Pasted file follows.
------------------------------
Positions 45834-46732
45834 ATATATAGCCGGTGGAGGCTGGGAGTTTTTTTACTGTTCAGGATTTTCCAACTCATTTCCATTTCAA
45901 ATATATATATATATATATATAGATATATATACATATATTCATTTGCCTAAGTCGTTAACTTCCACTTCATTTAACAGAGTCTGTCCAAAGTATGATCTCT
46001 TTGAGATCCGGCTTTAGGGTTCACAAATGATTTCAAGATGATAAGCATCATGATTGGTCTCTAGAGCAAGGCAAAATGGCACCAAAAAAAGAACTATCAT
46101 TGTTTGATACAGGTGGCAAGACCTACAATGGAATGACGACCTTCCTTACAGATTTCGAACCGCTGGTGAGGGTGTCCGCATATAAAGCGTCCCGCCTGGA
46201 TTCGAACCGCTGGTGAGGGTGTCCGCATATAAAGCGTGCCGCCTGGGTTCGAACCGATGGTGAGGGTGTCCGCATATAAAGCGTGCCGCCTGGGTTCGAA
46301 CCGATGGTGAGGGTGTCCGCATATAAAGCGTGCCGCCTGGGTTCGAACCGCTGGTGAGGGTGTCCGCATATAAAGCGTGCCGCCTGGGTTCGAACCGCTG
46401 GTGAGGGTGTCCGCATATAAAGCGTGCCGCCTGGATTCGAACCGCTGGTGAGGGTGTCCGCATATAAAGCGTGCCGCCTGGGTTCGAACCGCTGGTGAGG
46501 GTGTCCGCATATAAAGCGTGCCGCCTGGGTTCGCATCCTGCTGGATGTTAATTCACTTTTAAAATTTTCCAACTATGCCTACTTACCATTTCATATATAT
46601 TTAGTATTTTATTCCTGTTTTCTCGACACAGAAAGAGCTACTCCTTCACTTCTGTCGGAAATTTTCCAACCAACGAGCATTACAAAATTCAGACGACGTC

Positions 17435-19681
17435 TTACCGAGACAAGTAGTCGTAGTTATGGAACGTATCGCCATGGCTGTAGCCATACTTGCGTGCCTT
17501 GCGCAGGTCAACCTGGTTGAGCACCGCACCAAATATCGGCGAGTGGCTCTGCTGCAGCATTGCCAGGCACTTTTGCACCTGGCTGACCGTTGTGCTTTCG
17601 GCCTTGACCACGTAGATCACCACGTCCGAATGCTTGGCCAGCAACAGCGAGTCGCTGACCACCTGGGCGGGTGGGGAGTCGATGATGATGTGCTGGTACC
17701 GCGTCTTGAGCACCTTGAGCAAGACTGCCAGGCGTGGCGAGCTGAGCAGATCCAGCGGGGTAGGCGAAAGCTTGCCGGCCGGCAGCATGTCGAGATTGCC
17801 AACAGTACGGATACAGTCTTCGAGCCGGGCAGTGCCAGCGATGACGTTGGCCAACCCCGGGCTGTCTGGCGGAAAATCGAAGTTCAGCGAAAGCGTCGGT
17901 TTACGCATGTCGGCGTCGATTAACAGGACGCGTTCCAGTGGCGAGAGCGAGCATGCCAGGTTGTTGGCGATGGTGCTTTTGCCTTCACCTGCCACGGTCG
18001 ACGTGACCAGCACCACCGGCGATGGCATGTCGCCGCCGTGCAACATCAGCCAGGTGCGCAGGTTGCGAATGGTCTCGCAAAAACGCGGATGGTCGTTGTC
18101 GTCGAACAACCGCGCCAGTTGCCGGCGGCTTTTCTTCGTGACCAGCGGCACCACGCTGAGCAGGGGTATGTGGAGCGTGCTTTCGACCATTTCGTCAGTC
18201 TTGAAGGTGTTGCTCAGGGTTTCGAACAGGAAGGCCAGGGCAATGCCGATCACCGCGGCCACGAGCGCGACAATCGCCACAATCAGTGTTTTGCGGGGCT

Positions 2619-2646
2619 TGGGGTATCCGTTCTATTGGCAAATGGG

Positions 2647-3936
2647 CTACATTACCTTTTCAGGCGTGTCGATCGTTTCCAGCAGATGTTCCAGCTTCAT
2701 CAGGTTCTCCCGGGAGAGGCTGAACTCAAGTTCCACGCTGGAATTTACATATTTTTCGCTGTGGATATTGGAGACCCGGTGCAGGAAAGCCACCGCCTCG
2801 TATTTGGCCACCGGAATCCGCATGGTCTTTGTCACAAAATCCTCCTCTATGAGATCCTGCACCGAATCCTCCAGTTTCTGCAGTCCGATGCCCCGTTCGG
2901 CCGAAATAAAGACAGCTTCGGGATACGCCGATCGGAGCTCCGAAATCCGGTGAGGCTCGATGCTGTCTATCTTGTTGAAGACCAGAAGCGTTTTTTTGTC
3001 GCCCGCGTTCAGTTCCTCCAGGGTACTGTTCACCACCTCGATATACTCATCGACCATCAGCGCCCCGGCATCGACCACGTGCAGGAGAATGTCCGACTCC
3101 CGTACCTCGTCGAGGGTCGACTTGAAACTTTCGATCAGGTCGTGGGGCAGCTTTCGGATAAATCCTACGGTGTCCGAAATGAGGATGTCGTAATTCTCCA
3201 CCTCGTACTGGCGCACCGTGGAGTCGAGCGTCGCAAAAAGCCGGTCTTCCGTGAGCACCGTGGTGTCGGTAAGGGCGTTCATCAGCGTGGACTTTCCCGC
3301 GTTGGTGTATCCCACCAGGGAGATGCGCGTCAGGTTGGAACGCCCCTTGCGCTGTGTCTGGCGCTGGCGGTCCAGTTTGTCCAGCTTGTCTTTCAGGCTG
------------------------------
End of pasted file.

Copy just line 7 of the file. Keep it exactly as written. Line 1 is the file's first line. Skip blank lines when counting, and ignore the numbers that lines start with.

46301 CCGATGGTGAGGGTGTCCGCATATAAAGCGTGCCGCCTGGGTTCGAACCGCTGGTGAGGGTGTCCGCATATAAAGCGTGCCGCCTGGGTTCGAACCGCTG